Cinema legend Sylvester Stallone, 76, makes his late series debut in "Tulsa King" on Paramount+. In an interview, the Hollywood megastar explains why he prefers to produce series instead of cinema these days and why people have always misunderstood him as an action star.
From Sunday, March 19, Sylvester Stallone will join the ranks of those former Hollywood superstars who today prefer to turn to the world of series and streaming. Then "Tulsa King" starts at Paramount+. In the nine-part series, Stallone plays New York mobster Dwight "The General" Manfredi, who is released after serving 25 years in prison. However, he does not receive the gratitude from his "family" that he actually expected for his silence behind bars. He is deported to Tulsa in Oklahoma in order to open up new "business fields" there. The nine-part series, which has already been renewed for a second season, is dated, like its main character, but nonetheless a thoroughly enjoyable one. In an interview, conducted privately in London, a cheerful Sylvester Stallone explains why he doesn't like cinema at the moment, but still believes in its future. The 76-year-old is convinced that a film fairy tale like "Rocky" would no longer be possible today, and he admits that privately he is very different from the image of his roles.
teleschau: You are a legend of American cinema. Despite this, you are now concentrating on television and streaming. Is today more interesting?
Sylvester Stallone: Yes, definitely. What else is going on in the cinema? Most are "franchise" products from Marvel and Co. that just keep repeating themselves. In addition, these are usually very physical materials, and I'm definitely too old for something like that. Do you know how much time I spent in the hospital because of my action movies?
teleschau: No, not really ...
Stallone: I've had five back surgeries due to accidents on set. I broke my shoulder, my knees, my ankles. My wife had had enough of this for a long time. A lot of people have forgotten that I started out as an actor in drama. I'm not a born action guy. If you add up the boxing scenes from the first Rocky film, it comes to about five minutes. The rest is drama.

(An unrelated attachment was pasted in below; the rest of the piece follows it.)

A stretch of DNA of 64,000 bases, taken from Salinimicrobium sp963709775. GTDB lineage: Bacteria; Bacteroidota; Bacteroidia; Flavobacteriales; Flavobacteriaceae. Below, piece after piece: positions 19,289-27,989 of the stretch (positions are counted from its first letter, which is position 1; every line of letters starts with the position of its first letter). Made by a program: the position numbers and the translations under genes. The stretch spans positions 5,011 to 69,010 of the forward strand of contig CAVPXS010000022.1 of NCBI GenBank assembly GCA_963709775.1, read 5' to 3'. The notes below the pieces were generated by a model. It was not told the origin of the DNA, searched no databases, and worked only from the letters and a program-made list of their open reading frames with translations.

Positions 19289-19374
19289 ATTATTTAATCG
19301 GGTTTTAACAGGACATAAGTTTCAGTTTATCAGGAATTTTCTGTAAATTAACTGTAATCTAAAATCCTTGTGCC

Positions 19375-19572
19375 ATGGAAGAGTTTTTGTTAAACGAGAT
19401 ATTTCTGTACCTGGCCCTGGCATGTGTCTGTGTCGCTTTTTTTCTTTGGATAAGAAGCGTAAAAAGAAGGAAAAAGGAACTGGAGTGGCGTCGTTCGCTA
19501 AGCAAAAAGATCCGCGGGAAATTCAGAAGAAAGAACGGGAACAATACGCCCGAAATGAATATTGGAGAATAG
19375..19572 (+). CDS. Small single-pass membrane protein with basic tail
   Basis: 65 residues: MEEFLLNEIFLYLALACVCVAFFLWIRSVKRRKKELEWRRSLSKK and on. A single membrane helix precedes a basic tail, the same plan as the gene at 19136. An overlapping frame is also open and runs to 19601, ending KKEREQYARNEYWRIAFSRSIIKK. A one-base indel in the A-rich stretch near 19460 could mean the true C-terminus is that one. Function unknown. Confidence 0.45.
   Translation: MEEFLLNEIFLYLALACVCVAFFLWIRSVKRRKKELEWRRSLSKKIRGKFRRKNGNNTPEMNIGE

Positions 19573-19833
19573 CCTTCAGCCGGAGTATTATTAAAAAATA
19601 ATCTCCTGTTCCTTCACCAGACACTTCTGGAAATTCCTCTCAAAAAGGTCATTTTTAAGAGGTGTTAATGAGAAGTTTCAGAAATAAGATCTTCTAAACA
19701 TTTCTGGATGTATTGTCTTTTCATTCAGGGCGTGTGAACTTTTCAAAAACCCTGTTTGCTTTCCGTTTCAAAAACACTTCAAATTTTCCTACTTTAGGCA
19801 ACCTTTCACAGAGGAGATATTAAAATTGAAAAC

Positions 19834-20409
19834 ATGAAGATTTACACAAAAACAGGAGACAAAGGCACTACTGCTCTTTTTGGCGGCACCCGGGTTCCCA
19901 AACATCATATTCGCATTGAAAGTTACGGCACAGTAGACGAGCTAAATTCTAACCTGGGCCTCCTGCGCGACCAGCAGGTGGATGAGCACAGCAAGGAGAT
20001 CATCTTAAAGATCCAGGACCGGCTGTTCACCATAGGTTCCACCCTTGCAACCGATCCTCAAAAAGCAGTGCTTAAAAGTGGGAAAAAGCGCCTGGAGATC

"I was in the mood for a revival of such old material"
teleschau: And you wanted to go there again?
Stallone: Yes, actually for a long time. I've thought about how to get back to this point for decades. However, I realized that if I wrote something myself, it might not be "fresh" enough. So I'm dependent on people who translate my "vibe" - that is, what I would like to tell and convey - into a strong series.
teleschau: How did you solve the problem?
Stallone: Not particularly strategic (laughs), actually "Tulsa King" came about through a bar acquaintance. I met someone, we talked, and he made me a suggestion: let's take two genres that have been a bit forgotten - the western with its cowboys and the gangster genre. Let's produce a mix of both. There used to be 25 western shows on American television at the same time. Then they were gone for a long time. Only now do they seem to be rediscovered. The same goes for classic gangster stuff. You won't find a movie like "The Untouchables" in cinemas today. I was in the mood for a revival of such old stuff and I'm happy to be a part of it with "Tulsa King".
teleschau: Well, your series isn't a classic western, since it's neither set in the past nor has anything to do with horses...
Stallone: It's about the stranger that comes into town. It's a classic Western theme that drives a lot in this series: How is it changing the city? How is she changing him? In fact, we initially had the idea that my character Dwight Manfredi, a classic New York mafia guy, would adapt to Oklahoma culture and maybe even wear a cowboy hat. But we quickly decided against it. He stays true to his roots and makes no compromises. That's how great comedy happens. The guy looks so much like a gangster that the cowboys around him are extremely irritated (laughs).
"The big blockbusters don't have any drop height"
teleschau: Everything is compressed in the cinema - the time, the scenes, the character development. In "Tulsa King" they are allowed to develop a character over nine episodes. Was there a dream come true?
Stallone: I was excited as a little boy when the project came together and we started to work. You're right, it's a great privilege to have a lot of time and space, but there's a price to pay: that was six months of work in a row! I had to read 700 pages of script and learn 400 pages of dialogue. A lot of stuff for an old man. And there was no vacation in between. It was as much work as if I had shot five "Rambo" or "Rocky" films in a row. I didn't know that before. I told them that if things continue, we have to talk about the working conditions (laughs).